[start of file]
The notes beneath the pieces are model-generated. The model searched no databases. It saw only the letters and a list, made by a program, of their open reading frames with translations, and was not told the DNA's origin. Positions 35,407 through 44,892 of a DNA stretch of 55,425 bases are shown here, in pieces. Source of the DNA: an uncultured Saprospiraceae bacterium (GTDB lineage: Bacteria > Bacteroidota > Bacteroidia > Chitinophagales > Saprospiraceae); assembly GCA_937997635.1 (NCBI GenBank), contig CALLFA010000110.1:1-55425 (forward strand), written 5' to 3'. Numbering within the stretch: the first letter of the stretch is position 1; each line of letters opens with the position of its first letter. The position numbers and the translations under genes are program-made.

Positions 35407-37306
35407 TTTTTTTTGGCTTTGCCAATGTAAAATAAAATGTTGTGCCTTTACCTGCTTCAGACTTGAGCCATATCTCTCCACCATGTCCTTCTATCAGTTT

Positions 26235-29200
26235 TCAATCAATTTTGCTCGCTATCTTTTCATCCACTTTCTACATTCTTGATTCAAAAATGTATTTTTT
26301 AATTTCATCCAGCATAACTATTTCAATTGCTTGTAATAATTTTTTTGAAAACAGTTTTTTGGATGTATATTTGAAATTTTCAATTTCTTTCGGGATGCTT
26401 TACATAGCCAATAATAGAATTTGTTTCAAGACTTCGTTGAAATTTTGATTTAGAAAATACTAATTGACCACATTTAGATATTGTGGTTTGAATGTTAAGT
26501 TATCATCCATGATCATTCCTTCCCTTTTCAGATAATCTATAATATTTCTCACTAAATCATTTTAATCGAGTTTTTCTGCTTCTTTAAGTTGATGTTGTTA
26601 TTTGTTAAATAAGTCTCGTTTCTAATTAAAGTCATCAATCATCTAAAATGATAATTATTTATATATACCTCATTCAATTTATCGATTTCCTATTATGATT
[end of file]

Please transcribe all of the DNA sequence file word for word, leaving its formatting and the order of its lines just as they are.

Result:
The notes beneath the pieces are model-generated. The model searched no databases. It saw only the letters and a list, made by a program, of their open reading frames with translations, and was not told the DNA's origin. Positions 35,407 through 44,892 of a DNA stretch of 55,425 bases are shown here, in pieces. Source of the DNA: an uncultured Saprospiraceae bacterium (GTDB lineage: Bacteria > Bacteroidota > Bacteroidia > Chitinophagales > Saprospiraceae); assembly GCA_937997635.1 (NCBI GenBank), contig CALLFA010000110.1:1-55425 (forward strand), written 5' to 3'. Numbering within the stretch: the first letter of the stretch is position 1; each line of letters opens with the position of its first letter. The position numbers and the translations under genes are program-made.

Positions 35407-37306
35407 TTTTTTTTGGCTTTGCCAATGTAAAATAAAATGTTGTGCCTTTACCTGCTTCAGACTTGAGCCATATCTCTCCACCATGTCCTTCTATCAGTTT

Positions 26235-29200
26235 TCAATCAATTTTGCTCGCTATCTTTTCATCCACTTTCTACATTCTTGATTCAAAAATGTATTTTTT
26301 AATTTCATCCAGCATAACTATTTCAATTGCTTGTAATAATTTTTTTGAAAACAGTTTTTTGGATGTATATTTGAAATTTTCAATTTCTTTCGGGATGCTT
26401 TACATAGCCAATAATAGAATTTGTTTCAAGACTTCGTTGAAATTTTGATTTAGAAAATACTAATTGACCACATTTAGATATTGTGGTTTGAATGTTAAGT
26501 TATCATCCATGATCATTCCTTCCCTTTTCAGATAATCTATAATATTTCTCACTAAATCATTTTAATCGAGTTTTTCTGCTTCTTTAAGTTGATGTTGTTA
26601 TTTGTTAAATAAGTCTCGTTTCTAATTAAAGTCATCAATCATCTAAAATGATAATTATTTATATATACCTCATTCAATTTATCGATTTCCTATTATGATT